The Infant Phenomenon  (1896) 
by W. Pett Ridge
Extracted from the Idler magazine, vol. 9, 1896; pp. 582-586. Accompanying illustrations by Hal Hurst omitted.



(Evening entertainment at West End picture gallery by Miss Lillie Vicke, Talented Child Performer, "At liberty for At Homes and Soirées." Fair audience, with few men; applause is furnished by complimentary tickets in quaint evening dress at back. Lads in Eton suits sell programmes with portrait of pig-tailed Miss Lillie Vicke, and punch each other furtively.)

Assiduous Damsel (flitting about reserved seats). So sweet of you to come, Miss Mayfield. Mamma takes such an interest in this child, and you know how enthusiastic she gets over everything. (Hopefully.) Doesn't last long, thank goodness. (To youth.) Ah, Mr. Lennox.

Miss Mayfield. What was the last complaint?

Assiduous. Thought-reading woman. Told Ma's age one evening, and that spoilt her little game. Sure you are quite comfortable there? Wouldn't you rather come nearer lo the platform and sit next to my eldest brother? He's just home from——

Miss Mayfield (definitely). No, thanks. This will do. Good-bye till presently. (Aside to companion.) Do you see that, Mr. Lennox? Wants to sit here herself. Tell me now what you really think of her. The truth, mind!

He (surveying Assiduous Damsel afar with critical air). Good girl, but—er—thin.

Miss Mayfield (with great delight). Oh, that's excellent. That's really excellent. I must try and remember that. Do you mind holding my fan, Mr. Lennox? It's such a horrid weight to carry on one's wrist.

He (spreading fan languidly). What's this fan language nonsense they talk about? Can never get the hang of it.

Miss Mayfield. Why, let me explain it to you. If you want to say, "I shall love you always," you hold it like this, and if you want to ask—let me see. I must try to think or else I shall tell you wrongly, and then I shall look a perfect—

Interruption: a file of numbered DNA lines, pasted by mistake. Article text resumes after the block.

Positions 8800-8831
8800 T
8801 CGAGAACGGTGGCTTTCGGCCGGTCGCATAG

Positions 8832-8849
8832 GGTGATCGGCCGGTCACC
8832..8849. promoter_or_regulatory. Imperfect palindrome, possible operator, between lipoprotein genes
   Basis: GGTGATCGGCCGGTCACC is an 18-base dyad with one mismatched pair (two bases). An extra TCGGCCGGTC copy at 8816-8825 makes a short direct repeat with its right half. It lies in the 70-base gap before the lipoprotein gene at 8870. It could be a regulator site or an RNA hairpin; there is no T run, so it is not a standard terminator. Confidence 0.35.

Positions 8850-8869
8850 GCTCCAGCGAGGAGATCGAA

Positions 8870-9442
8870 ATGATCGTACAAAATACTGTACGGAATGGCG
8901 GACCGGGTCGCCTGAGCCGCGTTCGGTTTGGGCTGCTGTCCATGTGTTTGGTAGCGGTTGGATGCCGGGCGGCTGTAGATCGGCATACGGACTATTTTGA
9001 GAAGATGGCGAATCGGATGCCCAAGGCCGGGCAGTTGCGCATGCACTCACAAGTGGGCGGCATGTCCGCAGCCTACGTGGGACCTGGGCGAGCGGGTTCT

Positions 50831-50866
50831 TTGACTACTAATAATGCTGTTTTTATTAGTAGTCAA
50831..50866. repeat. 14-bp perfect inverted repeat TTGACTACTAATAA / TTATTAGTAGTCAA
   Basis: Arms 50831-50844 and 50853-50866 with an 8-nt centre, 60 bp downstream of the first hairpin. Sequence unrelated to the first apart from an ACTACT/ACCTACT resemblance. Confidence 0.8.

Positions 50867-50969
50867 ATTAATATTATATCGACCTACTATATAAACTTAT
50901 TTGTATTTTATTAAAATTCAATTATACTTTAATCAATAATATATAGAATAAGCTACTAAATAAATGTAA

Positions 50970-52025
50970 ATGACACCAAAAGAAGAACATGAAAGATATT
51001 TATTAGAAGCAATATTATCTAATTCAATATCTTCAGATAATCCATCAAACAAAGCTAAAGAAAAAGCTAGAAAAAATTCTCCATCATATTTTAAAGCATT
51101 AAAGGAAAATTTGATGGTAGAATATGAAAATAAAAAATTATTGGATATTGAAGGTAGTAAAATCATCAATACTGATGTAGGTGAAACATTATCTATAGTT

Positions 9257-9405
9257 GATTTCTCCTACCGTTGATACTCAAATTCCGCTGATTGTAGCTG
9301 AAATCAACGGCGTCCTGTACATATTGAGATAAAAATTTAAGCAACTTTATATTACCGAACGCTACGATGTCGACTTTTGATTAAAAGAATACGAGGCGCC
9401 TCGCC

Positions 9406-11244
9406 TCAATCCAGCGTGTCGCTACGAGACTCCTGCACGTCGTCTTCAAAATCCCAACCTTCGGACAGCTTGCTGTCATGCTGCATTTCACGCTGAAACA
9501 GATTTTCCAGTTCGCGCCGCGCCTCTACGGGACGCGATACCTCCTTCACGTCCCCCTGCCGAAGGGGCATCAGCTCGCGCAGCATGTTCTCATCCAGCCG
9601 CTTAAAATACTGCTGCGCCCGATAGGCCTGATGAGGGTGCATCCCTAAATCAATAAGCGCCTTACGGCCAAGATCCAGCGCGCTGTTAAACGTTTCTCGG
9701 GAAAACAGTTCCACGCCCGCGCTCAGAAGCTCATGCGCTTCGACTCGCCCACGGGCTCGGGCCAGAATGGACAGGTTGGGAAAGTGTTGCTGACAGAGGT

Audience (reprovingly). Hush!

(Miss Lillie Vicke, self-possessed infant girl, steps on platform and eyes room severely until there is perfect silence. Then jerks pig-tail, with scarlet bow, from shoulder.)

Miss Lillie Vicke (shrilly). My first selection will be an American poem entitled "Bill Danks's Bowie Knife, or the Romance of Goahead Flat."

(Coughs, frowns, and assumes nasal tones.)

"Bill Danks was my pard; a good un was Bill,
A dead sort when there was a fight.
At Copping's bar, jest up (here on the hill,
They'd a list of the pals he'd (she winks) put right.
A Colt or a knife, he was 'andy at both,
Ontil little Bess Lowrie came there.
A sweet little golden 'aired mite of a girl
Whose uncle was Murphy Maclear.
Murphy Maclear, whose sister was dead,

(Miss Vicke points reverently to an incandescent lamp!)

"——to the regions above,
Where angels hed welcomed——"

(Describes regions above. Two matrons whisper confidentially behind programmes.)

First Matron. Charming little dear, isn't she? Well connected, too, I believe. Won't she be dreadfully clever when she grows up?

Second Matron (sniffing). Should say she was grown up already, I really don't care to see children so smart. Neither of my two are in the least like that

First Matron. Oh, but I think it's so clever for children to be—to be—what is the word?—clever. Quite too quaint for anything, really. I expect it's to a great extent hereditary.

Second Matron (severely). I expect it's stupidity. If I had a child who could get up before a lot of people and recite away like this I should feel inclined to punish her and send her off to bed at once. (Shivers with rectitude.) There's nothing like nipping that sort of thing in the bud. I think a child should be a child, and not an old woman, and a good shaking will always take the nonsense out of them. At least (hedging) so I've always found.

First Matron (excusingly). Ah, well! children will be children, I suppose. One must give and take with the dear little things. Nice lads, the programme boys, aren't they. I always think those large, white collars look so very (vaguely) large and white.

(Nice programme boys outside doorway play furtive games with copper coins.)

First Programme Boy, Lovely woman.

Second Programme Boy. It's a man, clever; and now let's reckon up, and see just how we stand. Three ha'pence you owe me, mind. You called "woman" twice when it was a man, and before that it was a ha'penny.

First Boy. So are you a ha'penny! We was even the time before last, and you says, "Now then," you says, "let's start again."

Second Boy (aggressively). You're a liar!

First Boy. You're another.

Second Boy (threateningly). You'll get your head knocked off, that's what'll happen to you. Mark my words.